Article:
“It gives us a perspective that we wouldn’t get from anywhere else,” Vickery said.
The department has a helicopter to provide deputies with aerial views when needed, but the much smaller drones can be maneuvered into hard-to-reach areas and hover at lower levels.
The technology has been so useful that the Sheriff’s Department has expanded its program from six to 10 drones. Each model costs $500 to $2,000.
The department has also increased the number of deputies trained to fly the devices. There are now 11 deputies in the county who are certified by the Federal Aviation Administration to operate the drones, with another two in training. A year ago, only four deputies were licensed.
And the department has two mobile command vehicles, used to store and transport the equipment, and there are plans to purchase a third. One of the vehicles is stationed in North County and the other in South County, so deputies can get to scenes and set up more quickly, Vickery said.
Sheriff’s officials said they plan to purchase a water-proof drone so it can be used in rainy weather.
Three of the department’s 10 drones can be fitted with infrared cameras and strobe lights for nighttime use. Officials must get special permission from the FAA to fly the drones at night.
“What we’ve learned over the last year is that there’s certain limitations with each (drone),” Vickery said. “We don’t have one that can do it all.”
Under federal regulations, law enforcement agencies are prohibited from flying a drone above 400 feet and must keep the devices in sight while they’re in the sky. Authorities are also required to notify the FAA where they plan to fly the drones.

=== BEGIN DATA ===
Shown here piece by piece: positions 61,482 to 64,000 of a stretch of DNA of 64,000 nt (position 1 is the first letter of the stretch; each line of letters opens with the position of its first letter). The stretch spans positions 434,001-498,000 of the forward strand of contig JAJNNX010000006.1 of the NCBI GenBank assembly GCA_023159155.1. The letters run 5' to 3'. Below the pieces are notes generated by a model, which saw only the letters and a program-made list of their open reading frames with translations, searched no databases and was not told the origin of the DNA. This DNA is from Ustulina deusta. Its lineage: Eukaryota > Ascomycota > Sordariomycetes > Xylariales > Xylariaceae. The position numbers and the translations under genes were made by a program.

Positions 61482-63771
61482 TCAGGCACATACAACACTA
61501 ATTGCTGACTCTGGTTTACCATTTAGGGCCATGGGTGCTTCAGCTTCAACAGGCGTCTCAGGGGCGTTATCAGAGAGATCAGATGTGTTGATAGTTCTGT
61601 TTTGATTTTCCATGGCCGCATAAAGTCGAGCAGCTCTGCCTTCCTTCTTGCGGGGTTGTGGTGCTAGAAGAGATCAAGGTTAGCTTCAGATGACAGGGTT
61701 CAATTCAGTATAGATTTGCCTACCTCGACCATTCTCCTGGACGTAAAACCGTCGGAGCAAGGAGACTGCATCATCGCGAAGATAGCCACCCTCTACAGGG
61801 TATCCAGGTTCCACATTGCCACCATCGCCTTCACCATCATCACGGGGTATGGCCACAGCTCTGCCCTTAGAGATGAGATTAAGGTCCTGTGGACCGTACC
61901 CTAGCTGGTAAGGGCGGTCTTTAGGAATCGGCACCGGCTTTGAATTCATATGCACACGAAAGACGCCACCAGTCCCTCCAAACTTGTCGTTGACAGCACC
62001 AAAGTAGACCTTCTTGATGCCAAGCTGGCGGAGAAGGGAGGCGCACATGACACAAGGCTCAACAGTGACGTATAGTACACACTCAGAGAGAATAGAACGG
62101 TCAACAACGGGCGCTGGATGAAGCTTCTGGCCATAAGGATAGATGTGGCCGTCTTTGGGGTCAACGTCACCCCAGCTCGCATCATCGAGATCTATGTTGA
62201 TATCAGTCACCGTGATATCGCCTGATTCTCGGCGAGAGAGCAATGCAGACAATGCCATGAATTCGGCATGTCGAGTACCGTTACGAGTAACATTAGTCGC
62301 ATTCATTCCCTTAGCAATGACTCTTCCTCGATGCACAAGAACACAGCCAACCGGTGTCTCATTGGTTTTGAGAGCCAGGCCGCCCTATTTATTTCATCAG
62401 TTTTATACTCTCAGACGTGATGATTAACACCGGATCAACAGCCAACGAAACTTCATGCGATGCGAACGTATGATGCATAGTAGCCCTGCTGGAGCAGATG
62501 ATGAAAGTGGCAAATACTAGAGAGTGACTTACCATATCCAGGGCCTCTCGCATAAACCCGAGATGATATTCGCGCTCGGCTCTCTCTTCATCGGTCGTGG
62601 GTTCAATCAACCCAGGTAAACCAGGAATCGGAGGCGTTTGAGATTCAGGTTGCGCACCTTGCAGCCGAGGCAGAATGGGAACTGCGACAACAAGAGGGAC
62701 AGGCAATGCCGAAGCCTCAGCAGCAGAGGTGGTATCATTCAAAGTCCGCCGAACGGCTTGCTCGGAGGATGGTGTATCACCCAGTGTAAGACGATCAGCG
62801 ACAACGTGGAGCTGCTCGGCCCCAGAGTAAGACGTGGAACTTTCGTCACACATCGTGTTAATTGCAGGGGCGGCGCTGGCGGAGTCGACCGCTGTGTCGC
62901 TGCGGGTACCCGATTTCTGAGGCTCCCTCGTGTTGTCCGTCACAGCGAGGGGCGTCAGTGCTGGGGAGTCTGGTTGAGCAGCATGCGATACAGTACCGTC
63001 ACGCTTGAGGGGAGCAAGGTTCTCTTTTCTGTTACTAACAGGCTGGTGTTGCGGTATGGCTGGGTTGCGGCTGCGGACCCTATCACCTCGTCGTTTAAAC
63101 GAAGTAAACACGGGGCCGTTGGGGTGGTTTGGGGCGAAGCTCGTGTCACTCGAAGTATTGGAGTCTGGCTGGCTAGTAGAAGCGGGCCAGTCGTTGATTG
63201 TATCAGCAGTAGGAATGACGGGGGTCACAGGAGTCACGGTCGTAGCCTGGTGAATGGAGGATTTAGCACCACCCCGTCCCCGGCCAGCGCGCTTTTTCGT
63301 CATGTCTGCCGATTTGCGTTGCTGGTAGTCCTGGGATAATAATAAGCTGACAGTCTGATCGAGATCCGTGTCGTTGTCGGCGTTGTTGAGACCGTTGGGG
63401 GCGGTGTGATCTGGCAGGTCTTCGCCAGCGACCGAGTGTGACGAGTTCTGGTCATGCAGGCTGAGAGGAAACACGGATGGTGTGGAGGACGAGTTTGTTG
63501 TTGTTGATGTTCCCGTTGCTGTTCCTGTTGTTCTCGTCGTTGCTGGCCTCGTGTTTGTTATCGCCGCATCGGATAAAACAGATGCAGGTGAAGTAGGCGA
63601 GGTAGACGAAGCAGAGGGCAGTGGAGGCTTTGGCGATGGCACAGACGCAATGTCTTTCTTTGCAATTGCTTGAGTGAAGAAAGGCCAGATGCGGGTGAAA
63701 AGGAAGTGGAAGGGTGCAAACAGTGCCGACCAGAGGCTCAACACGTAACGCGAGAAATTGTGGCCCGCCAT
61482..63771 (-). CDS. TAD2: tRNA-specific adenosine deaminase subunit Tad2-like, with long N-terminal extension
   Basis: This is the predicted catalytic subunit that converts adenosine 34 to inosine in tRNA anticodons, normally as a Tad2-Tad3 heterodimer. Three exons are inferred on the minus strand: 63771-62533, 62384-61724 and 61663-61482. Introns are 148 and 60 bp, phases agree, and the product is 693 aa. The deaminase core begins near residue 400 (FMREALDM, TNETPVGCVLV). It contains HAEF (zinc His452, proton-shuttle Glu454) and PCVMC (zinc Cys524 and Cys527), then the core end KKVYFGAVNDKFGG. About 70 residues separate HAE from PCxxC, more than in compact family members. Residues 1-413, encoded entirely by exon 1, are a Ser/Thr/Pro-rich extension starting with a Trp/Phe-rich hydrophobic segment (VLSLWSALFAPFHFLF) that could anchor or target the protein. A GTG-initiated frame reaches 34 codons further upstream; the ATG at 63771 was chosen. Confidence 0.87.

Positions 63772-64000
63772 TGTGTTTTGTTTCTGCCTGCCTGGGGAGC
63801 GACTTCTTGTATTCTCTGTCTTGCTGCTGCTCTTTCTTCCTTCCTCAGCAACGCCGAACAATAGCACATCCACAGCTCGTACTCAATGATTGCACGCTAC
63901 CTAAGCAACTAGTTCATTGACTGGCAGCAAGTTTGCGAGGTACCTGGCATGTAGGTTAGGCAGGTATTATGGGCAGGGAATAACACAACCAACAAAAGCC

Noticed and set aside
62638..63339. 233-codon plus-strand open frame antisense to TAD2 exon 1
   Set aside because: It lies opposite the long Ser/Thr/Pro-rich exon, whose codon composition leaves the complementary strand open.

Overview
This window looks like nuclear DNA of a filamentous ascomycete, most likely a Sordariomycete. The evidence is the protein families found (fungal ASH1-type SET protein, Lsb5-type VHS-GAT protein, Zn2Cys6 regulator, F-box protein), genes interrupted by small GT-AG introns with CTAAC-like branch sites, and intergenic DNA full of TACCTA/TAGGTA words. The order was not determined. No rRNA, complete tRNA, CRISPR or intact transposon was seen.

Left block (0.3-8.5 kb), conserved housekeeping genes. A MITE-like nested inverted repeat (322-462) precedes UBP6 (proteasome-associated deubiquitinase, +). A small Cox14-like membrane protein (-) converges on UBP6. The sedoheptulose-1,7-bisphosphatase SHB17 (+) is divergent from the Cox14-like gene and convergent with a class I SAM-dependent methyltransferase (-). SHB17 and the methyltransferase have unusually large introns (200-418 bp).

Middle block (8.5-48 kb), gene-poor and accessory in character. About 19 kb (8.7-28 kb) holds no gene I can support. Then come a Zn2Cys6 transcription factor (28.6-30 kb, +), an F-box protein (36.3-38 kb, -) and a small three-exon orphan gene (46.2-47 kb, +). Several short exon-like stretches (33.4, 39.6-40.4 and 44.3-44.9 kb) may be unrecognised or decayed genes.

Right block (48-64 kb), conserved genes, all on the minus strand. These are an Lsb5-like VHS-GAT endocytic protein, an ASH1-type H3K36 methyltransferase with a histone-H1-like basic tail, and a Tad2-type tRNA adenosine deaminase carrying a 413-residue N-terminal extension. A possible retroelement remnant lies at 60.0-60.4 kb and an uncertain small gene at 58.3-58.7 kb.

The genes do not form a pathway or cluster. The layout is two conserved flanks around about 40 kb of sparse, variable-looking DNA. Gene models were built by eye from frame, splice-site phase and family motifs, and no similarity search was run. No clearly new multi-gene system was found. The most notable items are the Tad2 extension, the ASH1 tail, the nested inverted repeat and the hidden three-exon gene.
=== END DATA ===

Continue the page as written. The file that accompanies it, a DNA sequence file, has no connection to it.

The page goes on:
The Carlsbad Police Department has four drones — each priced between $1,200 and $3,500 — and is awaiting certification from the FAA to fly the devices, which will be used primarily in situations involving the SWAT team, said police Cpl. Shaun Lawton.
He said the department used a drone in March when SWAT officers helped serve a search warrant at a home in Vista, in an area that did not require FAA clearance. Safety was a concern, he said, because the suspect reportedly had semi-automatic weapons.
Officers in Escondido used drones twice this year for officers’ safety when a SWAT team helped serve a search warrant, spokesman Lt. Justin Murphy said. The Police Department has three drones, valued between about $1,400 and $1,800.
In Chula Vista, police and fire departments share two $2,000 drones, intended to help search for missing people, assess the risks and path of a fire, and take video or photos of crime scenes.
Vickery said he understands the concerns over drones and believes “the public is going to become more comfortable with (the devices)” as more law enforcement agencies continue to use them.
“I truly think this is going to become such an accepted tool in law enforcement,” he said.
©2017 The San Diego Union-Tribune Distributed by Tribune Content Agency, LLC.
Article Provided By